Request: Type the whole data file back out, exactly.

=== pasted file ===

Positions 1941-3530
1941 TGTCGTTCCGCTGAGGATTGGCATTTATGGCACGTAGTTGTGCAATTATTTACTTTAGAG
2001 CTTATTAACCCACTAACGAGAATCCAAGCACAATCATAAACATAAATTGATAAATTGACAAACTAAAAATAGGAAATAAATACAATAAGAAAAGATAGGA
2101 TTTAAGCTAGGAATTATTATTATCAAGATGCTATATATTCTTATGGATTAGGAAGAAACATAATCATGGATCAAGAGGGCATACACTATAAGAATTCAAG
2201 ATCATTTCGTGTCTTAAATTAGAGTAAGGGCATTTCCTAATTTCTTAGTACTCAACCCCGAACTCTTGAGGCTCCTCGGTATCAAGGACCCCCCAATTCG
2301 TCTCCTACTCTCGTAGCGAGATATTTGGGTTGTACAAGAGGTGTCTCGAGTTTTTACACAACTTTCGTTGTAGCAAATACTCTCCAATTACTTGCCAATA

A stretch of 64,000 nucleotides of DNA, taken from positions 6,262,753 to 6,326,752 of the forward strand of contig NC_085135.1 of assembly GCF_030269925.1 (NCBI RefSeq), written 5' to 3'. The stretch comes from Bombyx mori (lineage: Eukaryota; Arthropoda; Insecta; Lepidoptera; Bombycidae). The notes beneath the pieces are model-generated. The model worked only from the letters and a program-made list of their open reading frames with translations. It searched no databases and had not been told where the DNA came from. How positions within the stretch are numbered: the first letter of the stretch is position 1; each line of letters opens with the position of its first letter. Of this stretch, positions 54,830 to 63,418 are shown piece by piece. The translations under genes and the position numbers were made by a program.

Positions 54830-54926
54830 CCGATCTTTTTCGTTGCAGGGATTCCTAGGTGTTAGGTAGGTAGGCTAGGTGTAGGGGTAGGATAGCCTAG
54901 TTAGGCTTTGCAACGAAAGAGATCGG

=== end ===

Positions 1941-3530
1941 TGTCGTTCCGCTGAGGATTGGCATTTATGGCACGTAGTTGTGCAATTATTTACTTTAGAG
2001 CTTATTAACCCACTAACGAGAATCCAAGCACAATCATAAACATAAATTGATAAATTGACAAACTAAAAATAGGAAATAAATACAATAAGAAAAGATAGGA
2101 TTTAAGCTAGGAATTATTATTATCAAGATGCTATATATTCTTATGGATTAGGAAGAAACATAATCATGGATCAAGAGGGCATACACTATAAGAATTCAAG
2201 ATCATTTCGTGTCTTAAATTAGAGTAAGGGCATTTCCTAATTTCTTAGTACTCAACCCCGAACTCTTGAGGCTCCTCGGTATCAAGGACCCCCCAATTCG
2301 TCTCCTACTCTCGTAGCGAGATATTTGGGTTGTACAAGAGGTGTCTCGAGTTTTTACACAACTTTCGTTGTAGCAAATACTCTCCAATTACTTGCCAATA

A stretch of 64,000 nucleotides of DNA, taken from positions 6,262,753 to 6,326,752 of the forward strand of contig NC_085135.1 of assembly GCF_030269925.1 (NCBI RefSeq), written 5' to 3'. The stretch comes from Bombyx mori (lineage: Eukaryota; Arthropoda; Insecta; Lepidoptera; Bombycidae). The notes beneath the pieces are model-generated. The model worked only from the letters and a program-made list of their open reading frames with translations. It searched no databases and had not been told where the DNA came from. How positions within the stretch are numbered: the first letter of the stretch is position 1; each line of letters opens with the position of its first letter. Of this stretch, positions 54,830 to 63,418 are shown piece by piece. The translations under genes and the position numbers were made by a program.

Positions 54830-54926
54830 CCGATCTTTTTCGTTGCAGGGATTCCTAGGTGTTAGGTAGGTAGGCTAGGTGTAGGGGTAGGATAGCCTAG
54901 TTAGGCTTTGCAACGAAAGAGATCGG